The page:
Then rotate your wrists so your thumbs are pointing downwards - all the time keeping the arms outstretched.  Now go through the rotation in the opposite direction you did before.  When it starts burning again you're ready!

Warm ups Completed - Starting to squat

After you have gone through the steps you are ready to start squatting under the bar and you should be able to go through nice fluid motions regardless of how your day has been.

Do not be tempted to put any weight on the bar.  I would strongly recommend you do 5 - 10 reps with just the bar regardless of what your working weight is.

These reps should be considered part of your warm up and are just to get the motor patterns firing correctly.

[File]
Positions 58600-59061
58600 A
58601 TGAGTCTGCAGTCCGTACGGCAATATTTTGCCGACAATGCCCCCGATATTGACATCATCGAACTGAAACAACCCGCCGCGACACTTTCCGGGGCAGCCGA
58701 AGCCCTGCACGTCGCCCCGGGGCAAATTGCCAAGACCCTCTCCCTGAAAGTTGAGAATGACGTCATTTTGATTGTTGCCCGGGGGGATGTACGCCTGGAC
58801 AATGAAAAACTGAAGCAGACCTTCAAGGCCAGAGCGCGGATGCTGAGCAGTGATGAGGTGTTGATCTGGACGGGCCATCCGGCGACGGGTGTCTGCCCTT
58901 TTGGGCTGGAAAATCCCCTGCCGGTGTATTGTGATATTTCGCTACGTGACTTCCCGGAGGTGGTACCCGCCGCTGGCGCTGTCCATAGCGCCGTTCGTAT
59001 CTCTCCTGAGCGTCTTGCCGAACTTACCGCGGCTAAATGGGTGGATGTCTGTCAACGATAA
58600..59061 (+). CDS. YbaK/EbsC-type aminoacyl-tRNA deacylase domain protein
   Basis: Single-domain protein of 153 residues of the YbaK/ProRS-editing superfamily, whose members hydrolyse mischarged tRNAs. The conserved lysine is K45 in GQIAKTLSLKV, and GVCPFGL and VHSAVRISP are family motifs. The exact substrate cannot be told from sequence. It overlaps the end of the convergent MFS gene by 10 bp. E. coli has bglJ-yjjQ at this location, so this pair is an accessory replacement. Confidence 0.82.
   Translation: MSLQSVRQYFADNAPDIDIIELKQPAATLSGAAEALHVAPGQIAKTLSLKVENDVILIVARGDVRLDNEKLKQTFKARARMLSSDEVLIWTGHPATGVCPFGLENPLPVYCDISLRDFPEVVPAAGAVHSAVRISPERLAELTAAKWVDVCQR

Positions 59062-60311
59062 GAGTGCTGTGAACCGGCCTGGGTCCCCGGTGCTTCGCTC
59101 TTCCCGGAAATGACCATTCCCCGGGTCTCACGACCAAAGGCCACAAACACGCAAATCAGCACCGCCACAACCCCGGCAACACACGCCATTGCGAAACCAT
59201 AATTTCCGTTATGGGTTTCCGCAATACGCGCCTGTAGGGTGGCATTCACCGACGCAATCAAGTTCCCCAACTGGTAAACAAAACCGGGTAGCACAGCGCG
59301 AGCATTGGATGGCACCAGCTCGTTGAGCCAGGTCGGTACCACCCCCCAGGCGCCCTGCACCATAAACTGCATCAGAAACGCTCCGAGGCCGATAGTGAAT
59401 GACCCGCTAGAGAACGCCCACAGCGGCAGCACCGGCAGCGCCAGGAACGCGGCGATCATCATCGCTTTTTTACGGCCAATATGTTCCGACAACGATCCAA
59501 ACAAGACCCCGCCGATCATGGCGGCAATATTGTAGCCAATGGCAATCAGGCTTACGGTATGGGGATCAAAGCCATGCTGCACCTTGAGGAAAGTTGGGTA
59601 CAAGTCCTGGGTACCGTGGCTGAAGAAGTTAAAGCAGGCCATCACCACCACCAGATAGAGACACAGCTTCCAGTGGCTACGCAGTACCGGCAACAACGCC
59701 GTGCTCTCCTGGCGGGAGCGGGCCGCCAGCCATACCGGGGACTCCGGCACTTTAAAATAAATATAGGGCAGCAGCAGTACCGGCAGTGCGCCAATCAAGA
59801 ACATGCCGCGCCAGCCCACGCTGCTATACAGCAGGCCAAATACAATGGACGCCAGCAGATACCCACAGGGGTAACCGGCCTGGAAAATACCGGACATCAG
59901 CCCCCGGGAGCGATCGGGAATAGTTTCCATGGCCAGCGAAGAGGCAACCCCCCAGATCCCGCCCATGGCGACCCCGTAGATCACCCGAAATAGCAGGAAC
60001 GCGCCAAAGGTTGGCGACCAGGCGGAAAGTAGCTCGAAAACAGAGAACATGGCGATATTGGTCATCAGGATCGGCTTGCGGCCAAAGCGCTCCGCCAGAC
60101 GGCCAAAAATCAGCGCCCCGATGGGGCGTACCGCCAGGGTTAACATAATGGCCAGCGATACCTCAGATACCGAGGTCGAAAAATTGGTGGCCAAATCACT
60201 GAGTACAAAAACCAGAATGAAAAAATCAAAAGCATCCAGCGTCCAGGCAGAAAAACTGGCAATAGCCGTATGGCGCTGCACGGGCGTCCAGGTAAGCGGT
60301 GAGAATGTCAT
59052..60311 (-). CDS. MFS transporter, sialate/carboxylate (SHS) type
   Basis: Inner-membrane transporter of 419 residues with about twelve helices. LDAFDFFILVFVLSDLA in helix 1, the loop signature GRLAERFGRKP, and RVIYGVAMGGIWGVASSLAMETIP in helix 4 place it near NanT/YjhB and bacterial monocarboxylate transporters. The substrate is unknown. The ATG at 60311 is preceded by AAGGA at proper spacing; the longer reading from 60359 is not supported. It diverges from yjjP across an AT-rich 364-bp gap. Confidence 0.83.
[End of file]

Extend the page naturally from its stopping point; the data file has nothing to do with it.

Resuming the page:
Once you have completed these reps now you can start adding weight until you get to your working set weights and enjoy the rest of your strength training workout.

Video of Full Warm Up Routine

Putting all these steps together here I go through and break down my complete warm up routine before squatting:

Further Reading

To learn more about stretching to prevent muscle damage and/or injury you can read the following reference material:

Garrett WE Jr. Muscle strain injuries: clinical and basic aspects. Med Sci Sports Exerc. 1990 Aug;22(4):436-43. PMID: 2205779. https://pubmed.ncbi.nlm.nih.gov/2205779/

Woods, K., Bishop, P. & Jones, E. Warm-Up and Stretching in the Prevention of Muscular Injury. Sports Med 37, 1089–1099 (2007). https://doi.org/10.2165/00007256-200737120-00006


I'm Mark and I am an entrepreneur and IT specialist by trade, but have become an avid fan of strength training - especially for people fifty and above.  I love writing about my strength training journey and sharing my experiences so that it may inspire others to do the same.